Grocery Business speaks with Mary Dalimonte, a 40-year veteran of the grocery retail industry who retired in 2018 as senior vice president of merchandising and commercial programs at Sobeys Inc. She is a Golden Pencil Award recipient and currently serves on the boards of Giant Tiger, the Italian Chamber of Commerce and Grocery Business Magazine. She shares her insights into how the grocery industry is addressing the challenges of the COVID-19 crisis.
Can you share your thoughts on the current crisis?
It’s truly inspiring to see what the industry is doing. I commend retailers and all the organizations supporting them because what I’m seeing is nothing short of remarkable. But I’m not surprised; this industry has gone through many crises over the years, only now , its amplified to levels beyond what I’ve never seen before. During my career, I dealt with the blackout in Toronto, the SARS outbreak, closing of stores due to Hep C infection and many more all mirroring the many processes the industry is having to navigate through during this unprecedented global event.
Everyone is doing great things and a lot of attention – and rightly so – is being paid to frontline workers in stores, but I’m also seeing the tremendous support suppliers are providing for their frontline workers at plants who are so critical to keeping the supply chain going.
What changes do you see emerging from this period?
There are two things I see changing. The COVID-19 pandemic has further accelerated the growth of online ordering. The segment of consumers that were not fully engaged in this are now using it out of necessity. However, this doesn’t mean the end of bricks and mortar. The change I see is the resurrection of centre-of-store shopping. Previous perimeter consumers are now walking all the aisles looking for ingredients to cook at home; alternative meal-maker supplies to fill their pantries and frozen foods, so it’s re-introduced many categories back into consumers’ basket and homes
What are the lessons the industry can learn coming out of this?
This pandemic has placed a strong focus on the importance of the grocery store. Now retailers have to look at how to leverage the data and maintain the benefits of what is emerging from this period. For instance, with consumers re-connecting with categories they have never purchased or not as much in the past – i.e. yeast because many are now back to baking bread -- category right-sizing and product position will change. Another change will be product sizes and quantity as shoppers are now purchasing two, three or more of the same product because it has paid off having it in their homes when grocery stores didn’t have them in stock. This data managed with suppliers and retailers will change the shelf composition.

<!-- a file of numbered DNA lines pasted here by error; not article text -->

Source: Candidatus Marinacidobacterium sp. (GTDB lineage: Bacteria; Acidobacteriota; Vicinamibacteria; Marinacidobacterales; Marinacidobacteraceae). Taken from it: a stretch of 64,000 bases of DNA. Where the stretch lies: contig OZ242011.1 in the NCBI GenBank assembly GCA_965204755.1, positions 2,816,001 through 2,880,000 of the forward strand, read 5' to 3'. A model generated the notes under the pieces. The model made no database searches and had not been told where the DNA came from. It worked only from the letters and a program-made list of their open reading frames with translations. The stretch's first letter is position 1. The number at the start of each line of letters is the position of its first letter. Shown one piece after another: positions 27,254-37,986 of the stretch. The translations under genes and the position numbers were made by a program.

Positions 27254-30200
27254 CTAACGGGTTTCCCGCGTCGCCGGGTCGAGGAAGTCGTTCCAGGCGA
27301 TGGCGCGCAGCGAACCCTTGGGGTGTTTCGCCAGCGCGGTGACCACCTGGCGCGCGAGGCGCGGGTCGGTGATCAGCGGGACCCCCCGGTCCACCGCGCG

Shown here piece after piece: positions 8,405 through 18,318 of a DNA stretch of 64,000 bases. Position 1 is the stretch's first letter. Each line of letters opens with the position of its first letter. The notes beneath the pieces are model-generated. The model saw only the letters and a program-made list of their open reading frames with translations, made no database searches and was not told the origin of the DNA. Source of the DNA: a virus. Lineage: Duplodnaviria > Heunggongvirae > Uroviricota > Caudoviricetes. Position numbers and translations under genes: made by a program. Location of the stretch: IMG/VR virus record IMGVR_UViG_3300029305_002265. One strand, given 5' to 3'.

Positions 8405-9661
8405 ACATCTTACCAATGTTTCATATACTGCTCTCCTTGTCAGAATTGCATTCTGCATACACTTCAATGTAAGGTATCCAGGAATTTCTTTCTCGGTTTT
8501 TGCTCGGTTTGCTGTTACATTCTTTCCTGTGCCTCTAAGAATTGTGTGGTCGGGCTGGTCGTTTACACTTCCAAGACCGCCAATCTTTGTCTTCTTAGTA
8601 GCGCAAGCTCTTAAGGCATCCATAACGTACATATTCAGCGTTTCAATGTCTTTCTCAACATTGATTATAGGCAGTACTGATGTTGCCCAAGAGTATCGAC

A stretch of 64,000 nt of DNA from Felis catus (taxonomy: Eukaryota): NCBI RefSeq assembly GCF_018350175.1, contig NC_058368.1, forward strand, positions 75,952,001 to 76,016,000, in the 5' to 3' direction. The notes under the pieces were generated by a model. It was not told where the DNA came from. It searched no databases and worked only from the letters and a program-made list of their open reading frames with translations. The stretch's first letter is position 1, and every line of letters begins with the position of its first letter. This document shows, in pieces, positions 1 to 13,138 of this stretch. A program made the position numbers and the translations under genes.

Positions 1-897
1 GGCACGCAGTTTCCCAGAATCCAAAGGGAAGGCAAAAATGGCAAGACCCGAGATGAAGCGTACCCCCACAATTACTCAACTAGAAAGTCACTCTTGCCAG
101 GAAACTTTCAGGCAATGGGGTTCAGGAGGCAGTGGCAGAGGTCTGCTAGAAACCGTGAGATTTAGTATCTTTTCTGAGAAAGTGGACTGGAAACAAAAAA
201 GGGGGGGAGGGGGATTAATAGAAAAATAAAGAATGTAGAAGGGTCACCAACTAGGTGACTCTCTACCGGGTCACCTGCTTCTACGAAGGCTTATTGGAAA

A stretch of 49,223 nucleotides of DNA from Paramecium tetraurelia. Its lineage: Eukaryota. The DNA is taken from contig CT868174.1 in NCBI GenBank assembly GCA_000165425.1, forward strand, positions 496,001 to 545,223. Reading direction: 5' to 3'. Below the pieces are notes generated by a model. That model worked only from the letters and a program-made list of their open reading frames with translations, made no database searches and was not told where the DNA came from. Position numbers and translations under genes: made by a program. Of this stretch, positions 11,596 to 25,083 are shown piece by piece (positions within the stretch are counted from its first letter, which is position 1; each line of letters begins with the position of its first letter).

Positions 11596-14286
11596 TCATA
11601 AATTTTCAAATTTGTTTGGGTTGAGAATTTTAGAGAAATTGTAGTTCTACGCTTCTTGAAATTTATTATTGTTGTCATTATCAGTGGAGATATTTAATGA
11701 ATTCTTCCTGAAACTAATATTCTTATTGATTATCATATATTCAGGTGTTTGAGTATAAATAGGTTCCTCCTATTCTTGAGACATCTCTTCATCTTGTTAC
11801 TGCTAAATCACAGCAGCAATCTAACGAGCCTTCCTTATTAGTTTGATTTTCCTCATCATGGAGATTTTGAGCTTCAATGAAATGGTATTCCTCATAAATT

How do you see the grocery store and consumer shopping evolving?
I think this crisis will have the industry rethinking head office and retail efficiencies even further. The dynamic of working from home and measurement of performance will impact the future makeup of head offices across the nation. Retail merchandising will be impacted by food safety, and retailers will need to consider ways they can improve how they operate to satisfy the new consumer shopping preferences. There could, for example, be stores that focus only on fulfillment and curbside delivery, while other stores operate in more traditional fashion. For larger grocery chains, this could introduce some efficiencies long term.
This experience will change how we move forward as it has forced business transformation on so many levels for everyone in the industry, including the consumer.